Last week I was in Stockholm for a Conference. I didn’t stay at the Conference Hotel. I stayed at a less expensive place that was a reasonable distance from the event but it wasn’t on any major bus or subway stops. There was a banquet on the second night of the conference. I walked from the hotel and it was nearly midnight by the time the banquet ended. Although it was late and I was alone, I decided to walk home. There just isn’t the same culture of taking cabs in Sweden and it would have taken me ages to get there on mass transit. So, I put in my earbuds, plugged the hotel into Maps, hit navigate, and let the GPS guide me. There seemed to be no one on the street but many of the windows in the apartment buildings I passed were well-lit. I marveled that even Stockholm seems to have that quiet, empty feeling that I tend to associate with Sweden.
About 12 minutes into my 20-minute walk I was crossing the street at the corner. As soon as I stepped into the street, two black guys came around the corner. We might have walked right into each other if I had been 5 seconds later or had not been crossing. My heart jumped in my chest. Yes, there was the surprise of folks seeming to appear out of nowhere around a blind turn. Yes, there was also the sudden close proximity to folks on a walk where I had seen no one. But there was also the immediate sense of risk I felt as a woman alone on the street with two black guys. I kept walking and so did they. We were headed in opposite directions but even in the despair with which I considered my own knee-jerk racism, I fearfully glanced back over my shoulder every now and then until I arrived back at the hotel.
Last night Tim Wise, one of my favorite anti-racist activists and writers, distributed his essay on the Trayvon Martin murder. Although I hope there are few who have not heard the news of the Martin murder, here are some of the details.
On February 26 17-year-old Trayvon Martin was gunned down while returning from a trip to 7-11 for snacks. He was observed and followed by an armed 20-something-year-old man by the name of George Zimmerman. George had taken it upon himself to keep the neighborhood safe. He thought Trayvon looked suspicious, he called the police to report his presence. The police said they would send someone and asked Zimmerman to stand down. Instead Zimmerman followed the boy who was talking to a friend on the phone and reported that he was being followed. She advised him to run. He said he would walk faster but he would not run. Minutes later Martin was dead from a gunshot to the chest and in the days that followed Zimmerman’s claim to be acting in self-defense has been sufficient to keep him a free man.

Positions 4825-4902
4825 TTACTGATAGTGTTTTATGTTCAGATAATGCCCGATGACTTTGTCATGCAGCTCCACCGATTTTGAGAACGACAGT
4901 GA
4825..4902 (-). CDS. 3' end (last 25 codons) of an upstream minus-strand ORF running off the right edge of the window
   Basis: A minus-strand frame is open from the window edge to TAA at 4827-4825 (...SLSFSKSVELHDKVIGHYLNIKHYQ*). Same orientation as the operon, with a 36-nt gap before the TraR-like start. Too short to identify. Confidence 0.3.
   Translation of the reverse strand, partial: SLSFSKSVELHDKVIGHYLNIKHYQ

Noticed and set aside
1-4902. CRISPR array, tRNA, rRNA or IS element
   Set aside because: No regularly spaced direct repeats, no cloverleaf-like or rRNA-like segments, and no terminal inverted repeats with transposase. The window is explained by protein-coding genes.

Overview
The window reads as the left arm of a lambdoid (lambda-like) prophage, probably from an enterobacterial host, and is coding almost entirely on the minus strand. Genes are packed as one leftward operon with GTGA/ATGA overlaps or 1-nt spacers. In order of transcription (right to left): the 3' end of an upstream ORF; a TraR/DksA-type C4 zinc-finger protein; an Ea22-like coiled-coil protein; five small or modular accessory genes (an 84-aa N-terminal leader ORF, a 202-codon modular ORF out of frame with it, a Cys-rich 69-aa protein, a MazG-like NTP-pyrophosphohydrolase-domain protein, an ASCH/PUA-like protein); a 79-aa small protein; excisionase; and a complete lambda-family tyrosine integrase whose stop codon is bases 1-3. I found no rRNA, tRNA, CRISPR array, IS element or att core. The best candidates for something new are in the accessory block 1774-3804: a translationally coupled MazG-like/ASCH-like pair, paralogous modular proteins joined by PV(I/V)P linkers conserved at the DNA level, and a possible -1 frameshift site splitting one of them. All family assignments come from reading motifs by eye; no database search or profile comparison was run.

Wise’s essay begins with the details of the case and by talking about how Zimmerman is one of “those guys.” I get the motivation. When I think about the fact that this person, who didn’t care a whit for his own safety in following and approaching someone he suspected was dangerous but claims he had no choice but to shoot the boy to protect himself, is going to get away with murder, I feel sick. Nauseous. Enraged.
But, really, you have to take it further than demonizing Zimmerman and this is what Wise does in the conclusion of his essay. In response to a suggestion that we should start showing support for justice in this case by wearing “I am Trayvon Martin” buttons, Wise writes
I feel that perhaps we who are white should remind ourselves… that unfortunately, we are much less like Trayvon Martin and much more like George Zimmerman.
And that is the problem.
Wise has it right. I have never had a gun but when I lived on a predominantly not-black university campus on the predominantly black Southside of Chicago, the university gave us whistles to have on our key chains. We were supposed to blow them while running from trouble or while running toward someone else in trouble. People also talked about how to hold your keys in your fist so that they could be a weapon. On many after-dark walks home from the library and trips out of what the University Police had instructed us constituted the bounds of our safe zone I walked with keys in my hand in case I needed to call for help with the whistle or fend off attackers. If I had my keys the other night in Stockholm, I am quite sure that I would have automatically reached for them when those two black guys rounded the corner.
I am George Zimmerman and, sadly, I do not share Wise’s optimism regarding the chances that my mind and the millions of other captive minds will ever be rehabilitated. Our laws should protect people like Trayvon Martin from people like me. I should not have guns or other weapons that allow me to kill with such speed that my rational thoughts do not have time to rein in my automatic and irrational ones. I should not be enabled and encouraged by laws that ignore it when I recklessly pursue people I fear. I should not be encouraged in my biases by a media that plays off my stereotypes, privileged perspective and irrational fears.
Trayvon Martin is dead because we pretend that George Zimmermans are a rare breed. It is time to stop pretending.